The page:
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Hero Missionary Doctor Who Survived Ebola Trains New Generation of African Physicians


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PAYNESVILLE, Liberia- Rick Sacra says he knew from a young age that he wanted to make a difference in this world.

"The conviction that I had in my heart ever since I was a little boy was that I wanted to be someone who would portray the love of Christ," Sacra told CBN News.

(Courtesy: Debbie Sacra)

The Bible story of the Good Samaritan had a profound influence on Sacra's life.

"That story really impacted me when I was a kid," Sacra remembered. "I wanted to be somebody like that who would help others who needed help."

Falling in Love with the People of Liberia

That's where the idea of being a medical missionary was birthed.

"Medical missions just grew on me over the years and I really wanted to do it."

Sacra made his first trip to the West African nation of Liberia in 1987 to discover if this idea of serving as a missionary doctor was even feasible.

(Courtesy: Debbie Sacra)

"I discovered Liberia or Liberia discovered me when I was in medical school," Sacra recalled. "I went for a short term and really fell in love with the people."

In 1995, Sacra and his wife, Debbie, decided to move there permanently. What drew the couple here from Massachusetts?

"Well, I think it's the calling and conviction of the Lord in my life," said Sacra. "He has just put love for Liberia in my heart and thankfully, He has given that same love and commitment to my wife."

(Rick and Debbie Sacra's first trip to Liberia in 1987. Courtesy: Debbie Sacra)

Providing Compassionate Care in the Name of Christ

Today, Sacra is a SIM missionary doctor at ELWA Hospital, outside Liberia's capital Monrovia.

ELWA stands for Eternal Love Winning Africa.

"ELWA is all about providing care, compassionate care, in the name of Christ," said Sacra.

Founded by American missionaries in 1965, the hospital's mission is sharing the love of Jesus by caring for the sick.

"ELWA has always been a place where people know that they are going to get the best care possible, at an affordable price, and when they come here, they are going to hear about the love of God for them," Sacra said during an interview with CBN News at ELWA Hospital in Monrovia.

(Grounds of ELWA Hospital, Monrovia, Liberia)

'Christ's Love Compels Us'

Rick Sacra loves this country so much that he speaks English with a Liberian accent. It's not always easy to understand him, even for this reporter who grew up in Africa.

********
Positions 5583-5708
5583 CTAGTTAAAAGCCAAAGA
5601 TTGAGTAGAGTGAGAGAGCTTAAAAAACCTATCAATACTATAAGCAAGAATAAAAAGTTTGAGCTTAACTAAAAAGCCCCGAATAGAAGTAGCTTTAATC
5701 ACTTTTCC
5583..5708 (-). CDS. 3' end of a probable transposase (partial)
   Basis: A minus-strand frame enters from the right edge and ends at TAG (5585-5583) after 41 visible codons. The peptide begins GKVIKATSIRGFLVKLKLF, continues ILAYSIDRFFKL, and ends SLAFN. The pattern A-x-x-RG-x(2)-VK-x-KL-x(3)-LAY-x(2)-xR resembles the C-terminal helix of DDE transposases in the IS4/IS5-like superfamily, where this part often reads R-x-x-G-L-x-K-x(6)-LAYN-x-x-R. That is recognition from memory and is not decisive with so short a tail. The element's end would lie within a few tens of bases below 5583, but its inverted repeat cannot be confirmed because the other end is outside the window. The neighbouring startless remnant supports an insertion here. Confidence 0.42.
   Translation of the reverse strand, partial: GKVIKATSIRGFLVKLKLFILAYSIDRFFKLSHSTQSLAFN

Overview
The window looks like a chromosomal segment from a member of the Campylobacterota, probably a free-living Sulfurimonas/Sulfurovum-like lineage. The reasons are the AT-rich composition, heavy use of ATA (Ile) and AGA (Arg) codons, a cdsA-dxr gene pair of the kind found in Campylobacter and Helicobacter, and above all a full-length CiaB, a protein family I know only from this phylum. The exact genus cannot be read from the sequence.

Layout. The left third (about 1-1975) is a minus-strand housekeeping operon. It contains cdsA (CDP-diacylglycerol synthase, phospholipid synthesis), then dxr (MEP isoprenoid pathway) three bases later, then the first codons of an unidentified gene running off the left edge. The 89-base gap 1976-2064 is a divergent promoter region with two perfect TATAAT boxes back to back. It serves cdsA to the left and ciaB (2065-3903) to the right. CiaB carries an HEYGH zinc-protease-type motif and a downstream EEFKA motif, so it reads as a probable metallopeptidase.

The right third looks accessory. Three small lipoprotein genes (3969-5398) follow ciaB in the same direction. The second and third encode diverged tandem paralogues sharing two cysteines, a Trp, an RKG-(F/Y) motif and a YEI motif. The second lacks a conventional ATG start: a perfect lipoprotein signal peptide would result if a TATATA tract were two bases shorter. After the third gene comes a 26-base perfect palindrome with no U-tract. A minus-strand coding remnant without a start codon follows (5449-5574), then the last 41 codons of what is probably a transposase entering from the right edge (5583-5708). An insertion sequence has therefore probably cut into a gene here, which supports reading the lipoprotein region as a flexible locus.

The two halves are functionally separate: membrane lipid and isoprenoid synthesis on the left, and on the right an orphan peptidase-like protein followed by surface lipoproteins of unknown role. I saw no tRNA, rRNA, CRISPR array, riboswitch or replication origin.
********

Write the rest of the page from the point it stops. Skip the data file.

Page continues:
ELWA has now been the Sacras home away from home now for 24 years.

(Courtesy: Debbie Sacra)

"In Corinthians, it says that Christ's love compels us and I think that just characterizes the way we feel, that Christ's love compels us to go where we are needed," said Debbie, Sacra's wife.

(Atlantic Ocean, Liberia)

Since arriving here on the shores of Liberia back in 1995, Dr. Sacra has had one driving passion: to train the next generation of Liberian doctors. His dream came true about a year and a half ago when he launched the first family medicine program.

(Dr. Rick Sacra making rounds at ELWA Hospital)

Using Medicine for Ministry

It's the only one of its kind here and gives the 56-year-old doctor an opportunity to put his training to use as a family physician.

"It has been my desire for many years here in Liberia to be able to pour my life, my skills, and my experiences into local doctors who'll be able to pick up where I am going to leave off," Sacra said.

For Sacra it's also about using medicine for ministry.

"It's all about making an impact for the Kingdom of God through medicine because it is something that we missionaries have been doing for generations and I really want to pass on that desire to see medicine used of God to bring people to Christ."

Mission of Care

CBN News joined a team from ELWA Hospital on a medical outreach to the Liberian forest.

"So, getting to take you on this medical outreach trip into a rural area and to bring a pastor with us who can share Christ in the vernacular in concert with what we are doing medically, it is just exciting," Sacra said as he prepared to take CBN News into the forest.

Our two-hour journey through the bush brought us to a remote village outside the capital city.

After a time of worship, prayer and a short sermon by the village pastor, Sacra and team spend the next nine hours tending to more than 300 villagers.

"Folks here don't have access to medical facilities, they have to walk several hours to get to a medical center," Moses Paye, who heads up the Evangelical Church of Liberia told CBN News.